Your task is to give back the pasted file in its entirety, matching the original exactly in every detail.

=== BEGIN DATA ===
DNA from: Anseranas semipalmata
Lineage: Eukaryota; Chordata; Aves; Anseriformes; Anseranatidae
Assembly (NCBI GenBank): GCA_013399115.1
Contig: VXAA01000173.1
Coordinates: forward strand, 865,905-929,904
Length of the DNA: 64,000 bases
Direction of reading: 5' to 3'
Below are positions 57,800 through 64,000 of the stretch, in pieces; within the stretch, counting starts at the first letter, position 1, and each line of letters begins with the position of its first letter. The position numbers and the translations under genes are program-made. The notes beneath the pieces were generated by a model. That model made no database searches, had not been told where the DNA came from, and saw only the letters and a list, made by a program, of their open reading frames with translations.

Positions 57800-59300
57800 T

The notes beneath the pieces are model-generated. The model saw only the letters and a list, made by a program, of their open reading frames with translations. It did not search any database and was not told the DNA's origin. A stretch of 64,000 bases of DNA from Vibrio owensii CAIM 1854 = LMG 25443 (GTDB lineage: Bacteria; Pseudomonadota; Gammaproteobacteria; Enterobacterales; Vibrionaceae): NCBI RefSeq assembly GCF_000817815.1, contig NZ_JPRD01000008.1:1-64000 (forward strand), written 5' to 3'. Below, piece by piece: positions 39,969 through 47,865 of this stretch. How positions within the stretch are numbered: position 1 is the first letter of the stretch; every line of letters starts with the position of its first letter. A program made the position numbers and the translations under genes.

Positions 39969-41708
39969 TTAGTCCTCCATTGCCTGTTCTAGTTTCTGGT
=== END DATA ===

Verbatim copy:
DNA from: Anseranas semipalmata
Lineage: Eukaryota; Chordata; Aves; Anseriformes; Anseranatidae
Assembly (NCBI GenBank): GCA_013399115.1
Contig: VXAA01000173.1
Coordinates: forward strand, 865,905-929,904
Length of the DNA: 64,000 bases
Direction of reading: 5' to 3'
Below are positions 57,800 through 64,000 of the stretch, in pieces; within the stretch, counting starts at the first letter, position 1, and each line of letters begins with the position of its first letter. The position numbers and the translations under genes are program-made. The notes beneath the pieces were generated by a model. That model made no database searches, had not been told where the DNA came from, and saw only the letters and a list, made by a program, of their open reading frames with translations.

Positions 57800-59300
57800 T

The notes beneath the pieces are model-generated. The model saw only the letters and a list, made by a program, of their open reading frames with translations. It did not search any database and was not told the DNA's origin. A stretch of 64,000 bases of DNA from Vibrio owensii CAIM 1854 = LMG 25443 (GTDB lineage: Bacteria; Pseudomonadota; Gammaproteobacteria; Enterobacterales; Vibrionaceae): NCBI RefSeq assembly GCF_000817815.1, contig NZ_JPRD01000008.1:1-64000 (forward strand), written 5' to 3'. Below, piece by piece: positions 39,969 through 47,865 of this stretch. How positions within the stretch are numbered: position 1 is the first letter of the stretch; every line of letters starts with the position of its first letter. A program made the position numbers and the translations under genes.

Positions 39969-41708
39969 TTAGTCCTCCATTGCCTGTTCTAGTTTCTGGT